If we American dare put on our currency “In God we trust,” or insert into our secular pledge of allegiance “one nation under God,” dare we exclude the fundamentals established in our Book of Record, on which those phrases rest?  As I listen to our elected official and the pundits in our media, I cry out to colleagues and friends and to all who will listen, are there none among the tenant farmers who dare, casting aside the fear of being accused of erasing the philosophy of separation of Church and State, so as to raise the fundamental truth: that all we have and all we are is from God?  We, the tenant farmers of 2020, have no or little difficulty of ignoring that held separation, when it fits our own aims.  Do we not miscalculate?

 

Who among us has created one ton of coal, one barrel of oil, one cubic foot of natural gas?  Who among us produced the soil, the water, the seed needed so desperately to grow those things necessary for our physical AND emotional wellbeing?  The air which our lungs filter and our hearts pump through our arteries?  Who?

 

You see, the danger of the tenants, then and now, was and is that they forgot whose and who they are.  And the allegory, although to some a negative judgment,brings good news.  We need to be reminded that it all belongs to God in the first place.  Imagine for a moment putting God’s name not only on our currency, but on all that you have: groceries, furniture, car titles, deed to your house, your trophies, your awards.  We won’t, of course.  Yet, ultimately, we are just tenants.  And to be reminded is not necessarily bad news.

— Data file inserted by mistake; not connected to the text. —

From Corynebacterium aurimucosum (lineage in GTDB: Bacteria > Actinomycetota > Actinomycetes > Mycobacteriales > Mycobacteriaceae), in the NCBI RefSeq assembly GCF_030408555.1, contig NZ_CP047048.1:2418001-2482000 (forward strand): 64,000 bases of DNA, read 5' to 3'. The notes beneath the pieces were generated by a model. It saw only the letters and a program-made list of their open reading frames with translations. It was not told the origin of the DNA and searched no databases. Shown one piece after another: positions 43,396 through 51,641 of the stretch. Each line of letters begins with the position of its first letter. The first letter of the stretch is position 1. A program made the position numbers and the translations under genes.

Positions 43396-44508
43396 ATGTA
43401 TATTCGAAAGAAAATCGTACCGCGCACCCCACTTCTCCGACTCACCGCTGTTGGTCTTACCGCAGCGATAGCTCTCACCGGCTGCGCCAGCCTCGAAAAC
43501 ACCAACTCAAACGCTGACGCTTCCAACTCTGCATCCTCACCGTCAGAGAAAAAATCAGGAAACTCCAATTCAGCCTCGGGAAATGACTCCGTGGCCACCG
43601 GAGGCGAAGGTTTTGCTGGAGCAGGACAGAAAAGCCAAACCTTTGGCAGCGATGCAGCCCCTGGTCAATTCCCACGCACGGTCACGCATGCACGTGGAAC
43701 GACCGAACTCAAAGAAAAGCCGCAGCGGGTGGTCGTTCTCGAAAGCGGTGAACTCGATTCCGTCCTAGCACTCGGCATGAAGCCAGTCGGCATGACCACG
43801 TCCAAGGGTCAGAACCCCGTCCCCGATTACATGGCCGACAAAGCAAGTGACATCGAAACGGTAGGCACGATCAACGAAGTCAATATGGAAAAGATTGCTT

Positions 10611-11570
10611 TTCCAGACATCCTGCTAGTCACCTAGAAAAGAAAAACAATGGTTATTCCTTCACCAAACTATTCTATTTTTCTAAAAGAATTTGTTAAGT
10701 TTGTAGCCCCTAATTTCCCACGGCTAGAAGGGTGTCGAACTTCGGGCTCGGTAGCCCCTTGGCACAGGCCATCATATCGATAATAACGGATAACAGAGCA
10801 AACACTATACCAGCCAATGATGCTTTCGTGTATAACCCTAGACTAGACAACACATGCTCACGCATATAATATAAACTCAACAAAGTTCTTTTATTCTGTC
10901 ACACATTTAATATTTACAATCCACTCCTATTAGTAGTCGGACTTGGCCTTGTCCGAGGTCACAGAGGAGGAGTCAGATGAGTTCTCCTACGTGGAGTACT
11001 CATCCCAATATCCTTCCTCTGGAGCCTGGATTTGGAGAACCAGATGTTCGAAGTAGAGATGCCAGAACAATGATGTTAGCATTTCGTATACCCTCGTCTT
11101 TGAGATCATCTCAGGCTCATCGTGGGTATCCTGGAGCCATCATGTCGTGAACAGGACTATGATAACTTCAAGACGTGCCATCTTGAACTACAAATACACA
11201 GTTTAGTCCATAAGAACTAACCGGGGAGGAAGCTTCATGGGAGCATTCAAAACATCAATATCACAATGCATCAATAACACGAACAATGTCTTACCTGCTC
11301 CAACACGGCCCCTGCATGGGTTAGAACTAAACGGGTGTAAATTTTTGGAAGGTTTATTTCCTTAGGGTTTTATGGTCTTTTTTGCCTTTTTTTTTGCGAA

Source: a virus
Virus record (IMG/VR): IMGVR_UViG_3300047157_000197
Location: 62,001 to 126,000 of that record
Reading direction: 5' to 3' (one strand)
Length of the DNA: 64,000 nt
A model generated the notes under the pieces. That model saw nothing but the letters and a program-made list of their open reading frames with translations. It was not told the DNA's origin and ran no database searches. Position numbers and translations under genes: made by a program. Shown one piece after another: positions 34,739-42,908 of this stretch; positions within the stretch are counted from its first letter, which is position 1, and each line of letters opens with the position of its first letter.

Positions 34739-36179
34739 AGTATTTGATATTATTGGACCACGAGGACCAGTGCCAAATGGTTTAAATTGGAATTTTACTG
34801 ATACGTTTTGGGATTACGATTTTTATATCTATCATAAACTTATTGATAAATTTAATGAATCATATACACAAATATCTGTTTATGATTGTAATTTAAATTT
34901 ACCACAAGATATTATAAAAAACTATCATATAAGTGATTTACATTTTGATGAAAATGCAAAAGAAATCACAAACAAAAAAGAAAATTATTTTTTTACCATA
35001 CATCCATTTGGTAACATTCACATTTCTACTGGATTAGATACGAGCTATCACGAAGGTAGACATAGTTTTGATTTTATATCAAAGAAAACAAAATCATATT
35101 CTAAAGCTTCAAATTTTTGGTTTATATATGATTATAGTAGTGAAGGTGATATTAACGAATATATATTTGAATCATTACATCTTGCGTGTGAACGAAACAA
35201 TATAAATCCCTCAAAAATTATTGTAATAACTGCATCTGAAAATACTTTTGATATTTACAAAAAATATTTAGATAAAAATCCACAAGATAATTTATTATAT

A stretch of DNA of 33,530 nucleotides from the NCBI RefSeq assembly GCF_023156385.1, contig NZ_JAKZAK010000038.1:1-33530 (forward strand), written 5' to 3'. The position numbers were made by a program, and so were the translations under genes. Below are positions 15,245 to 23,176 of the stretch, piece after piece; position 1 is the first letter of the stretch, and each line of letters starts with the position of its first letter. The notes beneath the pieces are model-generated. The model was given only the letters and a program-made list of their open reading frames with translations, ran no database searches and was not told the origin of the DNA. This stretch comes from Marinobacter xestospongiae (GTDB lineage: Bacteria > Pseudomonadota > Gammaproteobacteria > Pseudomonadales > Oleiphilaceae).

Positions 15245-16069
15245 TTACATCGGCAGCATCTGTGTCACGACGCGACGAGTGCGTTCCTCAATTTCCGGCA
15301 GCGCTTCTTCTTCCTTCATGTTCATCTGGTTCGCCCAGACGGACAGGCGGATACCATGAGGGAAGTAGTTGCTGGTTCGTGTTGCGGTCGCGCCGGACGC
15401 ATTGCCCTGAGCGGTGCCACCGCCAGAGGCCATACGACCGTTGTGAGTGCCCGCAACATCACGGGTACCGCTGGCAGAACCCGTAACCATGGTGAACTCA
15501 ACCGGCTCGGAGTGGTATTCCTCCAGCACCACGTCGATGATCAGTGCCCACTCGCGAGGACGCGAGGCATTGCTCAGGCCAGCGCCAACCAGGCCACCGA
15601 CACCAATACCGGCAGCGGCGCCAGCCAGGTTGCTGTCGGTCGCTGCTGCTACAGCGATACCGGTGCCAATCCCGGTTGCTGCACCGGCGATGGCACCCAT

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Actually, it is good news, for in it we are reminded that we are not alone.  God has provided and will provide.  We have a loving Creator who works to care for us and sustain us from day to day, even when and if we would deny our Creator allegience.  We won’t get everything we want, but God is at work to make sure that we receive what we need.  And as God’s beloved, as people of the Resurrection, we are called upon to tend that vineyard.  We are harvesters really.  And that is the important point of Jesus’ parable.  We are ourselves the fruit of the labor of others.  And we labor to produce on our watch the fruits of God’s kingdom, that other may enjoy the vineyard.

 

For me, you see, this allegory, does not in and of itself, bring negative or threatening news.  On the contrary, Jesus advocated then, and now, a positive outcome. Simplification and sharing can be good for our bodies and our spirits.  As people of faith, we are obligated to the owner of the vineyard to tend it, as if it were our own.  We can listen in 2020 to Jesus’ parable and ask ourselves what fruit do we are bear, when we share what God has given us.  There are many people in need in God’s vineyard.  We have the means and gifts to help.  What kind of tenants shall we be?   When we stand before our mirror and recite “Mirror, Mirror on the Wall,’ let us not forget the mirror before which we stand: The ordinances of the Lord are true, and righteous altogether.  A more perfect mirror shall we not find anywhere.  We dare not miscalculate.   Let us find solace and strength in the Collect for today:

 

Almighty and everlasting God, you are always more ready to hear than we to pray, and to give more than we either desire or deserve: Pour upon us the abundance of your mercy, forgiving us those things of which our conscience is afraid, and giving us those good things for which we are not worthy to ask, except through the merits and mediation Jesus Christ our Savior; who lives and reigns with you and the Holy Spirit, one God, for ever and ever.  Amen